Machine Learning & Essential, Actionable Insights for the Publishing Industry

Machine Learning & Essential, Actionable Insights for the Publishing Industry
What we can learn from advanced algorithms and what they hold for the future
BY MONICA LANDERS, CEO OF AUTHORS.ME

We began this company as a standardized solution to the laborious and inefficient methods of the traditional query process which is often painful for individual authors as well as publishers and studios. We’ve evolved this platform into a breeding ground for dynamic, transformational publishing technology that benefits every part of the industry. More than two years out, we have developed exciting technology that forecasts successful projects. After many conversations with industry professionals, we are more confident than ever that it can be changed for the better through technology and the essential insights it stands to receive.

Data-Driven Operations and Collection
Our platform is not only robust, it’s extremely effective.

Without getting into how the platform works (you can learn that here, here, and here), let’s look at the state of the industry’s submissions and publication statistics. According to writer Joseph Epstein, at any given moment 200 million Americans have a book they want to publish.  Digital Book World  surveyed writers and discovered that more than 60% submitted their work to a publisher or agent the previous year.

From that, we can estimate that anywhere between 125 million writers submit manuscripts to publishers and agents in the US every year (though anecdotal evidence from agents may suggest more like 20 million submissions every year3). This means each publisher/agent is receiving  between 3,000 and 20,000 submissions a year1. So, the likelihood that a given submission will be published is between just .25%2 at the conservative end and 15% at the optimistic end and, more importantly, the likelihood a manuscript will be rejected or ignored is up to 99.76%  

It’s a wonder anyone tries at all. But, the fact that they do means that there is real worth in trying to make the system work better.

With the AUTHORS.me platform, writers are 7 times more likely to be accepted and 13 times more likely to get positive, forward movement for their manuscript.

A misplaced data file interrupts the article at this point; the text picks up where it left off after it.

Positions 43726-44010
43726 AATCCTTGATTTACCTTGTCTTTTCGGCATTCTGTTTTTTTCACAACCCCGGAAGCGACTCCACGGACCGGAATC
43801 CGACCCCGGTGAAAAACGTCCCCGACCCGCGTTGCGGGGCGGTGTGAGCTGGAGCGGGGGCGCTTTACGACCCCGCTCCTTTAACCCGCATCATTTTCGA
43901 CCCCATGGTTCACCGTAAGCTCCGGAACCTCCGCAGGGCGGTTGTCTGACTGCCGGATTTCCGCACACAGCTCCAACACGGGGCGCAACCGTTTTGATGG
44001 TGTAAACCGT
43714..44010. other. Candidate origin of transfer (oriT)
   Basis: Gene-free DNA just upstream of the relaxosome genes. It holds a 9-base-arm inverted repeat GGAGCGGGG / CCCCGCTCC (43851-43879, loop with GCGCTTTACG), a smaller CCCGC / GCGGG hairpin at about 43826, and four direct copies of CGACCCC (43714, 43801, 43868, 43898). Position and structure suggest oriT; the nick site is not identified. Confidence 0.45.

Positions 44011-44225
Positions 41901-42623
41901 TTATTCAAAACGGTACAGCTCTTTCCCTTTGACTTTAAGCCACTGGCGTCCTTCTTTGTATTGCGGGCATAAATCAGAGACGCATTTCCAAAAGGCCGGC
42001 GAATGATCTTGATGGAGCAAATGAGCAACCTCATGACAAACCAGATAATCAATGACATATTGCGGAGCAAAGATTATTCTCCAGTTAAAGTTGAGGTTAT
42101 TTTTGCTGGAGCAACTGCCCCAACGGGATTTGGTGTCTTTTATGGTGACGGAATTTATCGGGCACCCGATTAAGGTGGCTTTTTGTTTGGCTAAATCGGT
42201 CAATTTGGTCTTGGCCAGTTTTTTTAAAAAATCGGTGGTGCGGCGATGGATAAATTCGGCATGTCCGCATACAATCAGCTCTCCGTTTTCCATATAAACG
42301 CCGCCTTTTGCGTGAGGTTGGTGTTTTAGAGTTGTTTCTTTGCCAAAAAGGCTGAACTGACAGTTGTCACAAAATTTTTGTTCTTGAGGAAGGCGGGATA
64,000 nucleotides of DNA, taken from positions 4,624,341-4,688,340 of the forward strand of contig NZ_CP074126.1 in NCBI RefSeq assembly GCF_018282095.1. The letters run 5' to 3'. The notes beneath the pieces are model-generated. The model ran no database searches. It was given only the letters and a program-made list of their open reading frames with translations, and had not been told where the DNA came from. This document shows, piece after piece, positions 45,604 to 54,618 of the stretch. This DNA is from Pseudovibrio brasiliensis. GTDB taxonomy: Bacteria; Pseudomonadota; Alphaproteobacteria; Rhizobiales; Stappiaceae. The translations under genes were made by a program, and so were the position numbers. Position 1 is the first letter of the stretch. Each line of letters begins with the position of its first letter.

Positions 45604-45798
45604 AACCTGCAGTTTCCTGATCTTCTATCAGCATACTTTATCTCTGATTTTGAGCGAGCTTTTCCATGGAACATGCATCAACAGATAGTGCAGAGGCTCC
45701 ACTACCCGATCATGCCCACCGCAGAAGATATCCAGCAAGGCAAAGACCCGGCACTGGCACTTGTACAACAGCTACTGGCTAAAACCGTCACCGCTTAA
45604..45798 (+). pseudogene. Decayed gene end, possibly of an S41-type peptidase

For many writers the most frustrating part about the submissions process isn’t being declined.It’s not knowing where you stand or what is going on. While it is an ongoing process to get publishers and agents to use our workflow statuses to accurately represent when they review work, 39% of writers who submit through us know concretely that their work has been declined and just 56% in the lifetime of the platform are awaiting review. Considering that lifetime submissions on the platform nearly doubled in the past three months, that is a true improvement to the norm.

Transformational, Dynamic Development
Algorithm Progress & Essential Insights

For the past year and a half, our developers have been honing and deepening a patent-pending algorithm that delivers the probability an individual manuscript could be a bestseller. The underlying goal is to offer a product that helps publishers, agents, and production companies identify and act on lucrative properties more quickly and with increased acuity. Our belief is that this technology offers the industry transformational power driven by actionable insights.

As the work went on, we discovered that beyond just that singular determination, the program was able to identify strengths and weaknesses within a given piece of writing that could, by an editor or a writer, be turned into essential, actionable insights that both expedite and strengthen the editing process and go-to-market plan.

For example, a report may detect room for improvement in areas such as redundant phrasing, incomparable constructions, or explicit language use. Editing with specific actions or recommendations is far easier and less overwhelming. A manuscript that seemed like it just wasn’t working now has a dynamic road map for revision.